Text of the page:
Highlights this week include MERS in tomb bats, H7N9 and its lurking cousins, Ebola of CCHF?, the history of CW and BW, and nanotech. Happy Friday!
Researchers may have uncovered the reservoir of the recently emerged Middle Eastern Respiratory Syndrome virus (MERS). Scientists took DNA samples from 96 bats living at an abandoned site just 12 kilometers from the MERS index case. Once the DNA samples were sequenced, the scientists involved discovered that the fecal pellet of one bat species, the Egyptian tomb bat, shared a 182-nucleotide snippet of DNA with MERS. It’s possible that more of viral genome was present; however, when the frozen bat samples were clearing US customs, the customs officers opened and left the samples out, at room temperature, for two days (don’t even get us started on all the things wrong with that situation). Still, this latest development brings us a step closer to understanding the virus and its mechanism of action.
Science Magazine – “Sequencing the nucleic acids isolated from the samples yielded a clue: The fecal pellet of the insect-eating Egyptian tomb bat (Taphozous perforatus) contained a piece of viral RNA identical to that of the virus isolated from the patient in Bisha, the scientists reported online in Emerging Infectious Diseases yesterday…Still, the finding is another interesting piece in the MERS puzzle, says Marion Koopmans, an infectious diseases researcher at the National Institute for Public Health and the Environment in the Netherlands, who was not involved in the work. She points out that the fragment is not only short but also comes from one of the least variable parts of the viral genome, so the full genomes of bat and human virus could still differ significantly. Nonetheless, the finding ‘points at bats as a reservoir for this virus,’ Koopmans writes in an e-mail.”
Scientists in China have analyzed other strains of H7 flu, and have determined that several of the strains are capable of jumping to humans. A couple strains have already been shown to successfully infect ferrets. It’s thought that H7N9, like other pandemic strains of avian influenza, began in water fowl, was transmitted to domestic poultry, reassorted with H9N2, and then infected people. The moral of the story? Other avian pandemics may be waiting in the wings (pun only slightly intended).
Reuters – “To trace the evolution of H7N9 and its path into humans, researchers led by Maria Huachen Zhu and Yi Guan of the University of Hong Kong conducted field surveillance around the main H7N9 outbreak region and mapped out, or sequenced, genetic codes of a large number of bird flu viruses they found…They also found another previously unrecognized H7N7 virus strain had emerged and is circulating in poultry in China. In experiments testing this strain, they discovered it has the ability to infect ferrets – an animal model often used by scientists to find out more about what flu might do in humans – suggesting it could jump into people in future.”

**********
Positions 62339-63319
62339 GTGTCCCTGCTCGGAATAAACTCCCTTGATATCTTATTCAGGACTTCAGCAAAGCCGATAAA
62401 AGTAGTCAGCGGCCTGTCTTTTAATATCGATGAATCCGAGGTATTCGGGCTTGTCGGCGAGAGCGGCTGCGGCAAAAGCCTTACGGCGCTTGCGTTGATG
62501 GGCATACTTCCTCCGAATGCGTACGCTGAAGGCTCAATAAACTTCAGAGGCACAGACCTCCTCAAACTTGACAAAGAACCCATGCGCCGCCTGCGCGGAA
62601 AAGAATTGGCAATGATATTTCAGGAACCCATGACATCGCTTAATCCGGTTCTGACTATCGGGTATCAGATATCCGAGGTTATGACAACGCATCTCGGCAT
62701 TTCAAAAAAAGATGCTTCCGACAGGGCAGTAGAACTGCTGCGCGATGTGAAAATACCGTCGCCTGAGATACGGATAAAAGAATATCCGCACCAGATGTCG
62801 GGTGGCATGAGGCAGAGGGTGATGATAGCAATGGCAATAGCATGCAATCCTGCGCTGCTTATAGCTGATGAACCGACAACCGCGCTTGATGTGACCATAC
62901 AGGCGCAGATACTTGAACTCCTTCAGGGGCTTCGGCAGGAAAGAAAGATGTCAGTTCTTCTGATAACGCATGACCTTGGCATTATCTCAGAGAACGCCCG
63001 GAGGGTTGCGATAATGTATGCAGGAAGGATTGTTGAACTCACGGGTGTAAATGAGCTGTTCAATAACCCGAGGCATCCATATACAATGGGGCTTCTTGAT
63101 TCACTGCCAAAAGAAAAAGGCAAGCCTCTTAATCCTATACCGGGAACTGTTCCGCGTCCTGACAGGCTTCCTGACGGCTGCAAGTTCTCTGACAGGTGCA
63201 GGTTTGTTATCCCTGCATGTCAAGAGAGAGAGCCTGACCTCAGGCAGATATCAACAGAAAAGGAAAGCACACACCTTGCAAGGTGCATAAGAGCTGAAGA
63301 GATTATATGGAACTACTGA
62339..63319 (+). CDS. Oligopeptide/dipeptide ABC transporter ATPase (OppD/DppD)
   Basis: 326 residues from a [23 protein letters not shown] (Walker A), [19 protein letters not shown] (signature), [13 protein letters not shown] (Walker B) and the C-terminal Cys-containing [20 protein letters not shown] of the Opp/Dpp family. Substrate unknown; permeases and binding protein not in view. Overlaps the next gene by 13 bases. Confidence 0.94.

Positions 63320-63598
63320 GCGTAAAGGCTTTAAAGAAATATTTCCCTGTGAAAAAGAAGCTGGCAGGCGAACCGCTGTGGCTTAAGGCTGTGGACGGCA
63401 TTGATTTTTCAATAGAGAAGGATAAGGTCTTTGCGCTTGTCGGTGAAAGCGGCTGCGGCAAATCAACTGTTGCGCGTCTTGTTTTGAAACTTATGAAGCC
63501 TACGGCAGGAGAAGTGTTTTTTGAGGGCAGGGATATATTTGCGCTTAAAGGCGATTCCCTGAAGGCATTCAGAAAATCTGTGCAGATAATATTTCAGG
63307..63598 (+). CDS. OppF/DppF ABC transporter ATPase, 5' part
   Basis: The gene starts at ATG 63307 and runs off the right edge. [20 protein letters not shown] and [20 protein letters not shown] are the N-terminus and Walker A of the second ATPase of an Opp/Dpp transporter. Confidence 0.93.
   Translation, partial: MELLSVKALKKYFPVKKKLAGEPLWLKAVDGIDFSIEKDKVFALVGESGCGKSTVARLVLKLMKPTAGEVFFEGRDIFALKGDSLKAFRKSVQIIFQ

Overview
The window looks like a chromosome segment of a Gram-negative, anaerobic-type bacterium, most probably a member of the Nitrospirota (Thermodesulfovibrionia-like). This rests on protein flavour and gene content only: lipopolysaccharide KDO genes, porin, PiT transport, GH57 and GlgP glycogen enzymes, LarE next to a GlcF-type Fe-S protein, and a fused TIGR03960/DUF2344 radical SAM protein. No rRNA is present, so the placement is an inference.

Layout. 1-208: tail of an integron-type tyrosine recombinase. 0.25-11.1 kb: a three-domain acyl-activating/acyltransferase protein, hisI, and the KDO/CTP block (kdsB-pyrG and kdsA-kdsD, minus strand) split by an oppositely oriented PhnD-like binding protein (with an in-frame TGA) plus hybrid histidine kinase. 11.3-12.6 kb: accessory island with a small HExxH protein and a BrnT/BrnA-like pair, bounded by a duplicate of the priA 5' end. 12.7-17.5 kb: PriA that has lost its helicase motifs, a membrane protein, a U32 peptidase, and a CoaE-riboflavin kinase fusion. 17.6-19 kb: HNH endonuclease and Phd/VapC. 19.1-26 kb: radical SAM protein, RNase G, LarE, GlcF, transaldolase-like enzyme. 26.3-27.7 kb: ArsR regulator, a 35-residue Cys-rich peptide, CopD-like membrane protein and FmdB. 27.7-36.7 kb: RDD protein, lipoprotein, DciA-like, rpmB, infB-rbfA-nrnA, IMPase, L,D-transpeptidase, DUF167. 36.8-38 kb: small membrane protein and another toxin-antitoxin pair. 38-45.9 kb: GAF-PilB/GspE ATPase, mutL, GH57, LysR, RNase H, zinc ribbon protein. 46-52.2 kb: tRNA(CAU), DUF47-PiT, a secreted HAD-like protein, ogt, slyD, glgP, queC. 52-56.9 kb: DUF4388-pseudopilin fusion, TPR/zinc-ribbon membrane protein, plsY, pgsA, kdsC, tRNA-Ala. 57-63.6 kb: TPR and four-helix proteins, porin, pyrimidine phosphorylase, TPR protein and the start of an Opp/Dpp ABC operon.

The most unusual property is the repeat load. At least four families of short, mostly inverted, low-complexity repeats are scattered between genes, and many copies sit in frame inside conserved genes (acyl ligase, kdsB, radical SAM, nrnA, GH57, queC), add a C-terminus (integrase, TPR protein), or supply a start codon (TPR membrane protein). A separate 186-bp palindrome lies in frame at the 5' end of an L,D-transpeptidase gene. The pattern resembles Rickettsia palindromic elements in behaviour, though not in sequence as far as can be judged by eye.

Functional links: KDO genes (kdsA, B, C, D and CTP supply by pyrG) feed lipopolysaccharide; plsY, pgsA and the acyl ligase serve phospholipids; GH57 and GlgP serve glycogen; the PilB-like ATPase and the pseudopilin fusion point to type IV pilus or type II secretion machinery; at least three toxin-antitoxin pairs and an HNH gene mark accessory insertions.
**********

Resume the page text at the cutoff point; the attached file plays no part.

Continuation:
Local health officials are scrambling to identify a small outbreak of hemorrhagic fever in Uganda, with conflicting reports seperately identifying the causative virus as Crimean-Congo Hemorrhagic Fever (CCHF) and Ebola. Four patients have been hospitalized, with a fifth already dead from the virus. In a disturbing complication, one patient has apparently “escaped from the hospital” following collection of blood samples, prompting understandable fears of exacerbation of the virus’ spread. Both CCHF and Ebola are highly pathogenic, causing body pain, severe hemorrhaging, and death.
Daily Monitor – “Efforts to verify with the Health ministry whether the disease is Ebola or the Crimean- Congo haemorrhagic fever were futile as the officials did not answer our telephone calls. ‘The four patients have been put in isolation for close monitoring,’ Dr Otto said. The district health officer said the first patient at the hospital presented symptoms similar to that of Ebola which prompted him to take blood samples to Entebbe. Dr Otto urged the public to remain calm, saying a medical team was on the ground to handle the situation.
Scientific American just put up a good overview of both recent developments in and the broad history of chemical and biological warfare. The pieces included are more chem-heavy (unsurprisingly), but it’s still a good refresher, especially with Syria apparently escalating again. Take a moment to check it out.
Researchers at the Naval Research Laboratory want to use nanowires to detect everything from biological weapons to spoilt food. For the first time, researchers were able to overcome the difficulty associated with creating the wires. Until now, nanowires have had to be grown, making mass production extremely difficult. However, researchers have found a way to etch the wires, rather than grow them, making embedding them in uniforms or refrigerators possible.
Breaking Defense – “‘The big thing with getting to this point is finding a way to produce this in a scaleable and reproducible fashion,’ principal investigator Christopher Field told me… Basically, the Navy scientists etch a cluster of nanowires and put a small amount of power pulsing through them. When a molecule from an explosive’s gas or a chemical weapon brushes against the nanowires this disrupts the charge. Then scientists analyze the disruption to discover what caused it.”
(image courtesy of Marie and Alistair Knock/Taraji Blue/Flickr)